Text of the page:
A Fox Chase Women's Cancer Center Program

Surgery for Breast Cancer

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Surgery as Initial Treatment

For women with ductal carcinoma in situ (DCIS), surgery is always the first step in treatment. Biopsy slides and breast X-rays are reviewed at Fox Chase to confirm the diagnosis and provide the detailed information needed for treatment planning. An initial appointment is scheduled with one of our surgeons to discuss treatment options. Appointments with a plastic surgeon (reconstruction specialist) or radiation oncologist are arranged as needed.

Most women with invasive breast cancer undergo surgery to remove the cancer as their first treatment. Breast-sparing treatment is as effective in curing early stage breast cancer as mastectomy. Most women are candidates for breast conserving surgery; some are not. For these women, breast reconstruction at the time of mastectomy is usually an option. Our surgical team is dedicated to providing women with a complete range of options best suited to their individual needs.

Surgical Options for Women with Early Stage Breast Cancer

Lumpectomy, or breast-sparing surgery, is a procedure in which the surgeon removes the cancer and a margin of normal tissue surrounding the cancer. This is known as breast-conserving surgery and is followed by radiation therapy if the cancer is invasive. Surgeons determine how much breast tissue to remove based on the size of the tumor. For women with larger cancers, drugs can be used to shrink tumors prior to surgery making breast conserving surgery possible for more women.

Mastectomy is the complete removal of the breast tissue, including the nipple, but not the muscles of the chest wall. This operation is called a simple or total mastectomy. Mastectomy is performed on women who are not candidates for lumpectomy or who prefer to be treated by mastectomy.

Choosing Between Lumpectomy and Mastectomy

Women who choose lumpectomy and radiation can expect the same chance of survival as those who choose mastectomy. The advantage of a lumpectomy is that it saves the appearance of the breast. A disadvantage is the need for several weeks of radiation therapy after surgery. However, some women who have a mastectomy will still need radiation therapy.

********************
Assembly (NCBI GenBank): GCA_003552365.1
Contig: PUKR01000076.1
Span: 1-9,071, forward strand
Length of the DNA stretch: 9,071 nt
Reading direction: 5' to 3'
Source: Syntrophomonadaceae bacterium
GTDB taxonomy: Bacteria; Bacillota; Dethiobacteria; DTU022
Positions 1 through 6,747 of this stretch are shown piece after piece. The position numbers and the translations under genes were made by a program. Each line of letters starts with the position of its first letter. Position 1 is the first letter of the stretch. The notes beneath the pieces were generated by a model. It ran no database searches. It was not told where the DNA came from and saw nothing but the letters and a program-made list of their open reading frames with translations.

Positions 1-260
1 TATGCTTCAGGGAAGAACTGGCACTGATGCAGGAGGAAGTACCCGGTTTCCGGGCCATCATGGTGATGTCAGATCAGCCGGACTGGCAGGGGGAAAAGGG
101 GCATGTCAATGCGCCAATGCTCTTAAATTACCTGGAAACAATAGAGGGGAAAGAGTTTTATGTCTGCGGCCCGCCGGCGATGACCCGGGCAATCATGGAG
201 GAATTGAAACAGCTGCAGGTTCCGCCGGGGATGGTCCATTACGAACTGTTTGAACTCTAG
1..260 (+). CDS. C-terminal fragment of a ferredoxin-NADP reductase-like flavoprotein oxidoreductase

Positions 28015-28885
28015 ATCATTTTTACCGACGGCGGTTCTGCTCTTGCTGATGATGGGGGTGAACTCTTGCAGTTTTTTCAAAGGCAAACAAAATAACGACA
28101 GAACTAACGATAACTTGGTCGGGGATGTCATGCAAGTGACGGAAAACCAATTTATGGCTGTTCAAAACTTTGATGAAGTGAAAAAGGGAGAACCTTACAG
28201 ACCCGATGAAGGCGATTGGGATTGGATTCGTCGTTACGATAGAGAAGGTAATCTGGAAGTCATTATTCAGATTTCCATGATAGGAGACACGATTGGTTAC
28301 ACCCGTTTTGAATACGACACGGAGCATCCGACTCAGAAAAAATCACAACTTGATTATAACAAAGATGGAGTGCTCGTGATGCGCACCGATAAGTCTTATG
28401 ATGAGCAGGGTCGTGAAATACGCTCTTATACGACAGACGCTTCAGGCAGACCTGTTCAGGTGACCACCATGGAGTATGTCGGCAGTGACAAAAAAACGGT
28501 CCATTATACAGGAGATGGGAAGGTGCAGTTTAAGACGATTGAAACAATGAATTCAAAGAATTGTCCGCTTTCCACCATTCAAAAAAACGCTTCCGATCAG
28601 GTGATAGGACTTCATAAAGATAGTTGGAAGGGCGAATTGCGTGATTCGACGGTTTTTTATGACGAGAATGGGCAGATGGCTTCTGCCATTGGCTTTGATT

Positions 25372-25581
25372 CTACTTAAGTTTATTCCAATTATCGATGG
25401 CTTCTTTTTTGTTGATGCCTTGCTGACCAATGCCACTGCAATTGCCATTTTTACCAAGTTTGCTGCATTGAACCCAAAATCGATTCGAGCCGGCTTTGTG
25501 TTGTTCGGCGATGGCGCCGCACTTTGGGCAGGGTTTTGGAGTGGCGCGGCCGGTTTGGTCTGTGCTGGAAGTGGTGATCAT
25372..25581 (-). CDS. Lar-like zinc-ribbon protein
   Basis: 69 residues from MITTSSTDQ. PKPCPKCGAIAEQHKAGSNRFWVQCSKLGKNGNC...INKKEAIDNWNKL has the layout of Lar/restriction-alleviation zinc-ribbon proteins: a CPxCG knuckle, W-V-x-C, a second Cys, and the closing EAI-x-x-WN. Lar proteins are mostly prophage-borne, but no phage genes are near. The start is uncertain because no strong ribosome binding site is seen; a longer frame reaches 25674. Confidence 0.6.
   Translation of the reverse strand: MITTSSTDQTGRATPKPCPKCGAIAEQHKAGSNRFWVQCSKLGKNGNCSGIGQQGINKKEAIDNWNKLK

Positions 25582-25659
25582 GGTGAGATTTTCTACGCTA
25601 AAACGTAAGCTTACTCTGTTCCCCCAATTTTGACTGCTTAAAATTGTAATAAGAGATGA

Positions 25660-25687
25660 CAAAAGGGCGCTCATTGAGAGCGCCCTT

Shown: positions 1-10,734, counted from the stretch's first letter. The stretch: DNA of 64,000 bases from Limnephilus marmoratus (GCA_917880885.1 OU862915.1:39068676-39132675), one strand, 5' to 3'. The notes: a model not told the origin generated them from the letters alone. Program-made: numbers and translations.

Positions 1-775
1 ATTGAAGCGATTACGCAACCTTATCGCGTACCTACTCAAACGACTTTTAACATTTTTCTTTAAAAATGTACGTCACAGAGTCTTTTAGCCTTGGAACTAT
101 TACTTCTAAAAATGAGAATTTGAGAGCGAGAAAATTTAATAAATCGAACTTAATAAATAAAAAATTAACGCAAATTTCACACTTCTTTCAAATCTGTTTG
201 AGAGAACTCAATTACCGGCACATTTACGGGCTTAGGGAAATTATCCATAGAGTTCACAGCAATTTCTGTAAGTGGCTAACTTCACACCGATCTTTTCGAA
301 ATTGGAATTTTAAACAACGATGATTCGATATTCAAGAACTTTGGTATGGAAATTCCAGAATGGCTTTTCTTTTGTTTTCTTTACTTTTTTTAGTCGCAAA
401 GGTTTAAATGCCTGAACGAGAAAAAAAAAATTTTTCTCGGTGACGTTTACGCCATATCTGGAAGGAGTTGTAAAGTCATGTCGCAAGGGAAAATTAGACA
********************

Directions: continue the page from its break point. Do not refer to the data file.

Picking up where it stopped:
Is surgery right for you?

Although most women and their doctors prefer lumpectomy and radiation therapy, your choice will depend on a number of factors, such as:

  • Whether you want to devote the additional time and travel for radiation therapy
  • How you feel about losing your breast
  • Whether you would want to have more surgery to reconstruct your breast after having a mastectomy

In determining the preference for lumpectomy or mastectomy, be sure to get all the facts. Though you may have a gut feeling for mastectomy to "take it all out as quickly as possible," the fact is that doing so does not provide any better chance of long-term survival or a better outcome from treatment in most cases. According to research studies spanning 2 decades, mastectomy does not provide a better chance of survival than lumpectomy.

A lumpectomy (breast conserving surgery) and radiation therapy are not an appropriate option in some situations.
These include:

  • Previous radiation to the breast or chest
  • Being pregnant
  • Presence of breast cancer in several areas of the breast
  • Widespread, suspicious areas of calcium in the breast (called calcifications)
  • Tumor at the margin of the lumpectomy that cannot be treated with repeat breast-conserving surgery
  • Active connective tissue disease such as scleroderma or lupus
  • Tumor that is large in relation to the size of the breast that did not shrink with chemotherapy or hormonal therapy before surgery

Advanced-Stage Breast Cancer Treatment

When cancer spreads, or metastasizes, from the breast, it often does so through the body's lymphatic system. If the lymph nodes contain cancer, the patient may need additional treatment following surgery, such as chemotherapy.

Fox Chase surgeons specialize in a conservative procedure called sentinel lymph-node biopsy, which spares patients from having extensive surgery to determine if the lymph nodes are cancerous. This outpatient procedure has fewer side effects with a more rapid recovery, allowing patients to return to their normal activities sooner.

For more information about breast cancer treatment and prevention at Fox Chase Cancer Center or to make an appointment, call 1-888-FOX CHASE (1-888-369-2427). The breast cancer scheduling department can be reached at 215-728-3001.

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